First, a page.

It’s very difficult when a throwaway comment someone says on their profile reminds you of some complete tool you went out with, even though the comment on its own may not be irretrievable evidence of dickishness. I’m struggling to overcome my gag reflex for people saying they ‘never want to stop learning.’

It’s never appropriate to send someone a picture of yourself in swimwear after one date, even if they’ve JOKINGLY mentioned one in the middle of an already bewildering exchange about what other pictures they should put up on the website (um, I don’t care?). It doesn’t make any sense and sets you up for extremely rude comments to take down what is clearly an ego the size of a house. I was so confused by this happening that, as his brother was also in the picture, I just said: ‘well I wouldn’t put that up on the website, you might get more requests for your brother!’ Oh yes. I’m a real catch.

Some people really know how to offend women in ten syllables or less. Some particular favourites are: ‘I have a vacancy (!!!!!!!!) for someone marvellous.’ Well, good for you. Do I apply with a CV and covering letter, or do you have one of those interminable online application forms? ‘I’m looking for a woman who isn’t overly influenced by her vagina’ – WOW – this one got so ridiculous it MUST be a joke, set up by someone who is willing to spend £25-odd a month to persuade women the end of the world has arrived, because someone this consciously offensive must not be able to exist in ordinary circumstances. One that wasn’t offensive but was RIDICULOUS started with: ‘To whom this may concern’ and in the ‘who I’m looking for’ said they’d be ‘strangely attracted’ to a woman who ‘wears flowers in her hair.’ It’s extremely difficult to wear flowers in your hair, actually. I’ve only ever tried tucking a daisy behind my ear when I was very small but the bastards fall out surprisingly easily. Or the wind blows and they either blow away or your hair tangles round them so you’re left with petals sitting about for days. Anyway, he sounds like an idiot.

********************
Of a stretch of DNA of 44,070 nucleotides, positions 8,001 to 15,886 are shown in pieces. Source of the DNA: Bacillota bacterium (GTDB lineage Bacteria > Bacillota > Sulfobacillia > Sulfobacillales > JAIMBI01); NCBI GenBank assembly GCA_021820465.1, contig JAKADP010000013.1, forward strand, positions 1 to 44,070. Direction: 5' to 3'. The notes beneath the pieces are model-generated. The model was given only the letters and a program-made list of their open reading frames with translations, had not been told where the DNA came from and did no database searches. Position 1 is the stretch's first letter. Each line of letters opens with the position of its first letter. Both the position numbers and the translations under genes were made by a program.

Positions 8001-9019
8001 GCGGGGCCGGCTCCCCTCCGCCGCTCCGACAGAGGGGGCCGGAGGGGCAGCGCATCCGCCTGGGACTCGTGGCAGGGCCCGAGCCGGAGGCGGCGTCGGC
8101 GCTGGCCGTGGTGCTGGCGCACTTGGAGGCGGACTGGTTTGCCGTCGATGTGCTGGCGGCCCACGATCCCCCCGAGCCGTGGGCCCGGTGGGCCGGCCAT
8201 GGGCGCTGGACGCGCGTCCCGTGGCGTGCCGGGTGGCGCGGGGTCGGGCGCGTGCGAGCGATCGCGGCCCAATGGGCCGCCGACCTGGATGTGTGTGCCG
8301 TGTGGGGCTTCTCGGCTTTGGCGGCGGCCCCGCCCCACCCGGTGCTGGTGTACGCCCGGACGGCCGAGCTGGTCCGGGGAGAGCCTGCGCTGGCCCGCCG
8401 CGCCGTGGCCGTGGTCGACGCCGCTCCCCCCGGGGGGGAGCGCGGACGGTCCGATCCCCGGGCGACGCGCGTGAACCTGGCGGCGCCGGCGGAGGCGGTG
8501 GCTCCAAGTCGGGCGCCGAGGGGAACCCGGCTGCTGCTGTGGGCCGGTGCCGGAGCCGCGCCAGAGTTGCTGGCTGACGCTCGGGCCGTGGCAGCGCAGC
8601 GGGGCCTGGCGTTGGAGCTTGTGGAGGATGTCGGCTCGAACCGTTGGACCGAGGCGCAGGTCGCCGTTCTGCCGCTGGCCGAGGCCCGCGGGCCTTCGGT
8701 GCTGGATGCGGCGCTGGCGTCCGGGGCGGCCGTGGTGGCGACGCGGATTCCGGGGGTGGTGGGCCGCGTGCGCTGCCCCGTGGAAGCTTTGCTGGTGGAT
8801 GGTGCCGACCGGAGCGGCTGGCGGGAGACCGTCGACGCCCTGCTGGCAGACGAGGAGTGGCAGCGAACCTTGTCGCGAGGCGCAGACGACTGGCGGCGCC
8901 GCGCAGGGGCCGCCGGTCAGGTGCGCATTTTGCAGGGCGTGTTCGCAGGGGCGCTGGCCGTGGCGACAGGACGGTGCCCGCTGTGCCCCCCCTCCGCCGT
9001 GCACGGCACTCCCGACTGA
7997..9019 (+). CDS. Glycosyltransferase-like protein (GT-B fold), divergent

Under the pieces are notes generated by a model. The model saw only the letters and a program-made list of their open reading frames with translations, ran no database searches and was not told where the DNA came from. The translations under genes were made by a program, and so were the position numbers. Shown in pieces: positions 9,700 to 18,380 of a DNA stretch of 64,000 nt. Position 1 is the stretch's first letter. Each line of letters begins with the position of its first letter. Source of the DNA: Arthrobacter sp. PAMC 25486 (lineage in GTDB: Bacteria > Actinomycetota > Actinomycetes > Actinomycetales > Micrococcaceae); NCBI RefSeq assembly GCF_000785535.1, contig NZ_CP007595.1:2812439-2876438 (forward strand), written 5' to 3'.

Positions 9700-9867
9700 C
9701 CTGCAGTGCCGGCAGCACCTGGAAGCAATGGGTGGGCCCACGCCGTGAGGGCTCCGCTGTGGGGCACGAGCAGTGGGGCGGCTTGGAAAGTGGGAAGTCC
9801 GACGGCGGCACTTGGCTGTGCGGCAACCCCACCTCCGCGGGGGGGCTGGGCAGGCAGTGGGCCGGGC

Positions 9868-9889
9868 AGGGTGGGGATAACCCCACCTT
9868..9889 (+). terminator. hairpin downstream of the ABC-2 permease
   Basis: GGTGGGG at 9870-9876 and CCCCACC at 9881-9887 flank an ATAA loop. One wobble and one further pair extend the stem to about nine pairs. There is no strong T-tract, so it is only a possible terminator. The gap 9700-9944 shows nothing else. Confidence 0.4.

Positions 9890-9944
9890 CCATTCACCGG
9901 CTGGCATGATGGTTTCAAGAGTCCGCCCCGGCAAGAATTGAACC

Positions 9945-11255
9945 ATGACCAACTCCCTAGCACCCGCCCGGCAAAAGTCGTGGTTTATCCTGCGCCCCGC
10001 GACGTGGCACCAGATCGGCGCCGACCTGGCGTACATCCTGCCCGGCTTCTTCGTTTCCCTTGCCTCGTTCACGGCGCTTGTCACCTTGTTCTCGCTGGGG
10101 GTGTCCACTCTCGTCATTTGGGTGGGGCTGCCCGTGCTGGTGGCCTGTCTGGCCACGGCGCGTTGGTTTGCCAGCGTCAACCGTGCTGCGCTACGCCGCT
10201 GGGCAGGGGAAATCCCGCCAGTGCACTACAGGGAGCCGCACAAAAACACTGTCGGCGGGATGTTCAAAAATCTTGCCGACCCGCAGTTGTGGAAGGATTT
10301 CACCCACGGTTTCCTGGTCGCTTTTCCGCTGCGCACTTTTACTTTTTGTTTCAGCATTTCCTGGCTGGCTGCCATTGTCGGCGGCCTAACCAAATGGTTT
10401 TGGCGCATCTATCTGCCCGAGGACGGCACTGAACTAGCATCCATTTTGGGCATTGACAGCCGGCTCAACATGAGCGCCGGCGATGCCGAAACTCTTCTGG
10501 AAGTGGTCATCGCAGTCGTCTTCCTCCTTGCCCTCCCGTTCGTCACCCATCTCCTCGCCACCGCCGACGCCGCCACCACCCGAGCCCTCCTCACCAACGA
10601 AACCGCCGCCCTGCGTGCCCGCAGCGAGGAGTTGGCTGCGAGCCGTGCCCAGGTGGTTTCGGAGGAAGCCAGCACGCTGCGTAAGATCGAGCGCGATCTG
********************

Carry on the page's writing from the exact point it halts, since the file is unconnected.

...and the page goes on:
You will be tempted to overlook some of this nonsense because they look beautiful in their profile picture. If this happens, get a good friend to read out their profile to you. Sometimes hearing it aloud will make you realise that you’ve skimmed the worst bits, and you really can’t let yourself go on a date with someone who says that they ‘think thinky thoughts.’

People can look totally different in different photographs. Some profiles have five or six pictures, and it genuinely looks like a different person in each picture. It’s extremely confusing.

Most of the people who ‘like’ you will be at least five to ten years above your specified age range. And/or illiterate.

On good days, it’s fun, an ego boost, and a brilliant procrastination tool. But on bad days, it can make you feel like giving up trying to find someone entirely. Especially when people who seem nice turn out to utter tools, or just disappear as soon as you tentatively suggest meeting up. It is, as a friend said, ‘a total minefield’ with a ‘lack of respect and humility. There must be some decent people out there but they seem few and far between.’ I will keep looking as I have two weeks left that I’ve already paid for – but the jury is out on whether I’ll keep dodging bullets after that or whether I’ll have given up hope of ever finding anyone normal, bright, and with an ounce of respect for women.

Love // Blue Valentine and The Theory of Everything